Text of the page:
We Are Above You
posted on 10/2008 By:
In the years that I have been a loyal reader of Metal Review, I have come across quite a few albums reviewed here that are so tenuously related to metal that they have caused me to wonder: Is there no Indierockreview.com? Such is the case with We are Above You, the debut disc from Boston act Clouds (Get it? Clouds - We Are Above You. Tee-hee.). The disc has some heavy moments, but the overall feel of the music is decidedly rock, not metal. Master of Reality, this is not. As it turns out there is an Indierockreviews.com but they have not deigned to review this record. Nobody at Metal Review seemed too keen on reviewing it either, as We Are Above You sat in our queue for weeks until I got sick of looking at it and signed up to review it. Unfortunately for Clouds, I know next to nothing about indie rock. In researching the band, however, I discovered that they have in their ranks one Adam McGrath, formerly of Cave In, which may pique the interest of some readers, as I get the impression they were a band of some renown.
We Are Above You gets under way in fairly heavy fashion with “Empires in Basements”. This track is a simple number featuring a stomping Melvins-like riff that builds to an anthemic chorus. “Feed the Horse has a driving groove with some tuneless emo-ish vocals in the verses, but the band makes up for it with another powerful chorus. “The Bad Seat” has a bit of an off kilter feel with its staccato groove and piano accompaniment. “Heisenberg Says” is a quick punk number with some high squawky vocals that make it sound a bit like a White Stripes tune. The appropriately titled “Slow Day” is a melancholy dirge that breaks into what sounds like a rowing chant from a Roman war galley accompanied by a jaunty, guitar melody. “Motion of the Ocean”, “Horrification” and “Playing Dark” are all straight forward hardcore songs. The album concludes on somewhat of a down note with “Garbage In, Garbage Out” which is another slow dirge but unlike “Slow Day” it has no entertaining interludes to redeem it.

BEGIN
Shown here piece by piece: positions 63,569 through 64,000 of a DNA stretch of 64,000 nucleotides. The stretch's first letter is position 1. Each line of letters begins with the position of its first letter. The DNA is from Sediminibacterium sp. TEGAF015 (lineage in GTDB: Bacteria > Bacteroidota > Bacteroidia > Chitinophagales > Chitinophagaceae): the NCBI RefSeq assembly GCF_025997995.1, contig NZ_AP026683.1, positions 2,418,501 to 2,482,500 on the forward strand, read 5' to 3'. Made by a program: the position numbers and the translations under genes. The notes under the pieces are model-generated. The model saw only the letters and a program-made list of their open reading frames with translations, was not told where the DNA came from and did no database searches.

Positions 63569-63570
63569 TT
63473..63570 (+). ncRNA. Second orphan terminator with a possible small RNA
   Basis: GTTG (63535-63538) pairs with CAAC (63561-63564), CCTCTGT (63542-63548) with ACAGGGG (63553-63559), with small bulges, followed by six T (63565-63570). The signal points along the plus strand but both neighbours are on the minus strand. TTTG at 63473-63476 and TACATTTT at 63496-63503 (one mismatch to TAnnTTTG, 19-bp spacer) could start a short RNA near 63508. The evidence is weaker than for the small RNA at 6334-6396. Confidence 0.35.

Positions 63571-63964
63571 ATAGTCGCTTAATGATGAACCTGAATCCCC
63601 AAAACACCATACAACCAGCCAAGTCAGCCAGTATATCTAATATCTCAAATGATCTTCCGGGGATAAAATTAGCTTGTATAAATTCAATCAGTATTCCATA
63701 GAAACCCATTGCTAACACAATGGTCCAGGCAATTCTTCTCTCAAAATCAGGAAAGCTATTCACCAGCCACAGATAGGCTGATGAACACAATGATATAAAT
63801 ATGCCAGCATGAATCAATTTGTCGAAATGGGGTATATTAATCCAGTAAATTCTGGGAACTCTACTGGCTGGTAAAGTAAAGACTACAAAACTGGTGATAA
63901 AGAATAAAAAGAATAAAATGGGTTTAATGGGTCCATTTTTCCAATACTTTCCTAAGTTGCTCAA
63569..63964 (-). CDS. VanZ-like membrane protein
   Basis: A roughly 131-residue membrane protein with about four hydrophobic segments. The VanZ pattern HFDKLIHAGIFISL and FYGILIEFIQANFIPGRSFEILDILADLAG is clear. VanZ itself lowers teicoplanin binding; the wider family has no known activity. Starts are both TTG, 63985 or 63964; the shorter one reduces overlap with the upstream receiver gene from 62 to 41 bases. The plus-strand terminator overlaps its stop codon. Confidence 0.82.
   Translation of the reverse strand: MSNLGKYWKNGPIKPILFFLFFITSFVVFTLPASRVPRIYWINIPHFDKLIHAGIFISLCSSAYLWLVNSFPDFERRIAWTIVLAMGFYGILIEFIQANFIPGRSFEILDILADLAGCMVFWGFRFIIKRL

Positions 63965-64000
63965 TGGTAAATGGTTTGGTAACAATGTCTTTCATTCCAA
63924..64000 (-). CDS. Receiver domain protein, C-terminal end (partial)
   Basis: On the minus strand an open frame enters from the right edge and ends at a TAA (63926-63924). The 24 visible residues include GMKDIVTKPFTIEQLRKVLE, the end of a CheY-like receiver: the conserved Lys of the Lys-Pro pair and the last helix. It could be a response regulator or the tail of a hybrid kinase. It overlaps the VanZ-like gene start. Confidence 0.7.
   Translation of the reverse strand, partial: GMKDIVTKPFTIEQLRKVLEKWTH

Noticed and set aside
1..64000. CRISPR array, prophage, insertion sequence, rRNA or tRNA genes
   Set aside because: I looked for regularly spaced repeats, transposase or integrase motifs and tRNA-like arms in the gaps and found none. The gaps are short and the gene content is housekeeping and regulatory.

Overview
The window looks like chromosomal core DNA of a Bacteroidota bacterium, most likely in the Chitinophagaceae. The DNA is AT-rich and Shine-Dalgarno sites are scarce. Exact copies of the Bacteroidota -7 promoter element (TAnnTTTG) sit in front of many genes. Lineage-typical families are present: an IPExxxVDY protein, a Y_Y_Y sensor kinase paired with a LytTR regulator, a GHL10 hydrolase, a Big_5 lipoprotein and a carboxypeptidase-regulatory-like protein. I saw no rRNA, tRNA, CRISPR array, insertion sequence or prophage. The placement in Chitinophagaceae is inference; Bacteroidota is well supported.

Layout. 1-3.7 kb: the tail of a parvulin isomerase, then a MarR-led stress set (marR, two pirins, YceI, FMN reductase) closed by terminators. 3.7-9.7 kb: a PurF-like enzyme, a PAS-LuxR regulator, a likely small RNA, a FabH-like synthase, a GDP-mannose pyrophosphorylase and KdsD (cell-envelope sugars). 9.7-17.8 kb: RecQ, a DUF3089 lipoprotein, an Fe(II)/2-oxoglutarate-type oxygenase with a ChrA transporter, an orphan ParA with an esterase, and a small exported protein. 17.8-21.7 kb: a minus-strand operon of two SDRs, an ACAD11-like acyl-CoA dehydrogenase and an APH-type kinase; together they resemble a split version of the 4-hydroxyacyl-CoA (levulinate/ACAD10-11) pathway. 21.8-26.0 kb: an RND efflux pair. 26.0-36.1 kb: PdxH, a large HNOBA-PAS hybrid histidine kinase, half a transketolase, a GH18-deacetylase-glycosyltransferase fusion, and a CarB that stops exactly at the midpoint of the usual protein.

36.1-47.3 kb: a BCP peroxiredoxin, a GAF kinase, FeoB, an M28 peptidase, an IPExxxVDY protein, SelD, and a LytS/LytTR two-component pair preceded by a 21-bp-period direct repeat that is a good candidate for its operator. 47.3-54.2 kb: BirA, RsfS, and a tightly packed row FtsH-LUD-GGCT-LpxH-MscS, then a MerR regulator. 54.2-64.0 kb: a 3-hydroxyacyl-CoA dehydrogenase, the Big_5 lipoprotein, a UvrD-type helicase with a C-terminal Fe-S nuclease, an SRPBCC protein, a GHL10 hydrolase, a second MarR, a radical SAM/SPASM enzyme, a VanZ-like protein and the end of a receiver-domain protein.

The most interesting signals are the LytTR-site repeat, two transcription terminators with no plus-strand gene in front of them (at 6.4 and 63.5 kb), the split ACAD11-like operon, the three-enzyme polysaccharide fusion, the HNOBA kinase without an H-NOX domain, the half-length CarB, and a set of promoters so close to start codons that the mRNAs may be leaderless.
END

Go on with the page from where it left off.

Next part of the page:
As you can see, Clouds cover a lot of musical ground but the common thread that ties their music together is that all their compositions feature memorable and compelling choruses. The band’s Myspace lists three members as singing, so I cannot say for sure who handles the lead vocals. In any case, the lead vocalist does not have the greatest singing voice, but he can certainly deliver a catchy melody, and has a knack for belting out a great rock n’ roll scream at just the right moment to bring a song’s energy to another level.
When listening to We Are Above You, I found that no individual instrumental performances really stuck out. It is not that the playing is poor or unremarkable; rather it is that the compositions are for the most part brief and concise, and the band plays to serve the song rather than show off. Rest assured, though, that the band is competent and fully capable of performing the songs convincingly.
We Are Above You is certainly no metal juggernaut, so I think its value to the bulk of our readership will be limited. However, for those of you who appreciate indie rock or just good rock in general will almost certainly find something to enjoy amongst the diversity displayed on We Are Above You.
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